[66] Simple, Perfect Chili

Cover of The Pioneer Woman Cooks by Ree Drummond

I can’t lie to you guys. I really love The Pioneer Woman’s blog, and all of her recipes and photos make me drool. Except the ones with cilantro.

Bill also loves her blog. So when we found her cookbook in a bookstore, not too long after it’d been published, we both really wanted to buy it. We knew we could get most of her recipes online (thus costing us nothing), but we felt we should support her work. Also a book is, in some ways, more portable than the internet. For example, I can take this to my mother’s house and cook out of it more easily than hauling a laptop into the kitchen.

Not that I don’t want a kitchen laptop, even so.

I picked this recipe as one of the first to make out of this book because I really enjoy chili and I love having some in the freezer for cold days and lunches and so forth. I also picked her skillet cornbread, because what goes better with chili? Also because I like anything with “simple” in the title.

h2. Ingredients

2 chopped garlic cloves
1 tsp ground oregano

1 tbsp ground cumin

1/4 tsp cayenne pepper (Optional)

2 tbsp chili powder

2 lbs ground beef

1 8 oz can tomato sauce

1 tsp salt

1/4 c masa de harina

1/2 c water for masa (Not in the cookbook…)

Other water as needed

Optional ingredients include anything you might want to throw in, such as the can of kidney beans we threw in.

h2. Instructions

Toss the garlic and beef into a large pot, and cook until brown, then spoon off the excess fat. Pour in the tomato sauce, spices, and salt. Stir it together well, then cover and simmer for about an hour, stirring occasionally. If the mixture becomes overly dry, add in 1/2 c water at a time, as needed.

At the end of the hour, mix the masa de harina and the 1/2 c water together with a fork, then add to the meat and mix well. Taste and adjust the seasonings, as well as more masa or water as needed for your preferred flavors and consistency. Add any optional ingredients at this point and heat for about 10 more minutes to heat through, then serve with your favorite chili toppings.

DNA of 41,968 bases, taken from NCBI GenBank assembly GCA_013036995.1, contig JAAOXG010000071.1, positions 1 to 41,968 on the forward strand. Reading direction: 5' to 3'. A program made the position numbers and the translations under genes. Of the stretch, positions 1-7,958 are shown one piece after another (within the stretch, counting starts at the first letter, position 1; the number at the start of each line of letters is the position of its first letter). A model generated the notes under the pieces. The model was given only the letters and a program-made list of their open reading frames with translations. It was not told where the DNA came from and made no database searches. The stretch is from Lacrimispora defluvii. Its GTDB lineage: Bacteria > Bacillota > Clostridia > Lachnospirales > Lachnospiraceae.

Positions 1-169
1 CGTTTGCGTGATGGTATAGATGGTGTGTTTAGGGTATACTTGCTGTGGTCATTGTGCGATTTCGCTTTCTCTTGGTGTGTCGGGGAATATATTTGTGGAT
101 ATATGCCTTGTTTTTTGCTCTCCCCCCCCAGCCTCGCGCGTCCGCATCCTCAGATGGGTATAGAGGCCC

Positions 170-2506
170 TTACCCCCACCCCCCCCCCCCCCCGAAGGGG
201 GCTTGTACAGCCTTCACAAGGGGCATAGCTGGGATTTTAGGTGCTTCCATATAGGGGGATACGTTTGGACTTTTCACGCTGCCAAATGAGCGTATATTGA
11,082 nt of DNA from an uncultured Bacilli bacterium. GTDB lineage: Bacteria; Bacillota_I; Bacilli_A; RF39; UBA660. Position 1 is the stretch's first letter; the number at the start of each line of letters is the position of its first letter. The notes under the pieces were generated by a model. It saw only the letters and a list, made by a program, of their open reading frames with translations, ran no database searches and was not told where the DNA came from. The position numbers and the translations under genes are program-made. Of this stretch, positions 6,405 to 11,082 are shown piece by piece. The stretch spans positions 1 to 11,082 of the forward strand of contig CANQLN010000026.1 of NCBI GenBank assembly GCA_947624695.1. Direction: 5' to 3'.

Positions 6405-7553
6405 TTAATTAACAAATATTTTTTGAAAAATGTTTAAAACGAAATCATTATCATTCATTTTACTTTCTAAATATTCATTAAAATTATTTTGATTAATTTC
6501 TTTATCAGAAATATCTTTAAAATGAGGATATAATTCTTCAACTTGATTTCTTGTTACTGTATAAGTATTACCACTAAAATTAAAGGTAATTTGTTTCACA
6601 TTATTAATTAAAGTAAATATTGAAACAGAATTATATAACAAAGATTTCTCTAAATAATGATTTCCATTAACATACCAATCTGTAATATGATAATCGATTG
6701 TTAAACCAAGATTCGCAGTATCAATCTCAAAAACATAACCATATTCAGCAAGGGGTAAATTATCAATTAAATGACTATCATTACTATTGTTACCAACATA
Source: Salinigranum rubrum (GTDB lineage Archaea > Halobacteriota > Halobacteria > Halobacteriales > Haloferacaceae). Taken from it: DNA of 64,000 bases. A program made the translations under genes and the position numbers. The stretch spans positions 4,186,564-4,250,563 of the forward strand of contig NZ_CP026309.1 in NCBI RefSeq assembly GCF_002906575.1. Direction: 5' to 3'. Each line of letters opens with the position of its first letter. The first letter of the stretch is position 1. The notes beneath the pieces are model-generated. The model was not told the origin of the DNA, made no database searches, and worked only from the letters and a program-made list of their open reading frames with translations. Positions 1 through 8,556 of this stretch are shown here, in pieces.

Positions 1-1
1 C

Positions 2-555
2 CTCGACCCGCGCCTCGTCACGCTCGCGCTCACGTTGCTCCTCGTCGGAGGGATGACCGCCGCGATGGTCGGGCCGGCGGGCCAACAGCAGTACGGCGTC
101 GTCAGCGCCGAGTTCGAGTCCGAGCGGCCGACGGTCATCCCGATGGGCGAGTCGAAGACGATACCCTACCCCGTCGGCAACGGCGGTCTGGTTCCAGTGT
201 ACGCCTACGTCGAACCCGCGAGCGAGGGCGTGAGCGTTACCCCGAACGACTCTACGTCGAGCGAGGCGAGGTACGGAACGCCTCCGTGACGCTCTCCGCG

h2. Cooking and Consumption Notes

h3. Cooking

She’s right that this is simple. It’s basically browning some ground beef, then adding liquid to simmer for awhile. Tasty.

She’s also right that you need to spoon off any fat. It’ll depend on the kind of ground beef you use, but we had almost a half cup of fat & other liquid that came off with the fat. That’s definitely something that can come out with no ill effect on the meal.

If you’re curious about “masa de harina”:http://en.wikipedia.org/wiki/Masa, wikipedia has a quick and easy read. We, unfortunately, couldn’t find the real thing, so we used “normal” corn flour. This has a slightly different scent and taste, but it worked okay. If we can’t find true masa de harina before we go to New Mexico again, I will probably acquire some there. I will also be amazed we had to go to such lengths.

h3. Consumption

If you’re thinking this looks an awful lot like taco meat, you’re right. Eating this, even with the beans mixed in, was basically a lot like eating straight taco meat. Tasty, but a little disconcerting.

We still don’t have “chili powder” in the conventional sense. We still only have “ground dried New Mexico red chile” powder, so I’m forever tweaking to try to find what’s a good substitute. I really ought to just make some chili powder along the lines of what cookbooks call for. How to Cook Everything has a recipe. I’ll bet How to Cook Everything, Vegetarian does too, so if I’d just get off my duff and make it, I’d get two recipes out of the endeavor. However, I bet I’ll just keep messing with what we have.

I’m going to make the leftovers (which are in the freezer) into tacos and burritos. It will be full of awesome.

19 October 2012 Edit: So THIS is what the reddish “mystery meat” in the freezer was. Huh. We pitched it. Once it was freezer-burned & we had no idea what we were looking at, we eventually gave up. Moral of the story: Label things. But will I learn? Probably not.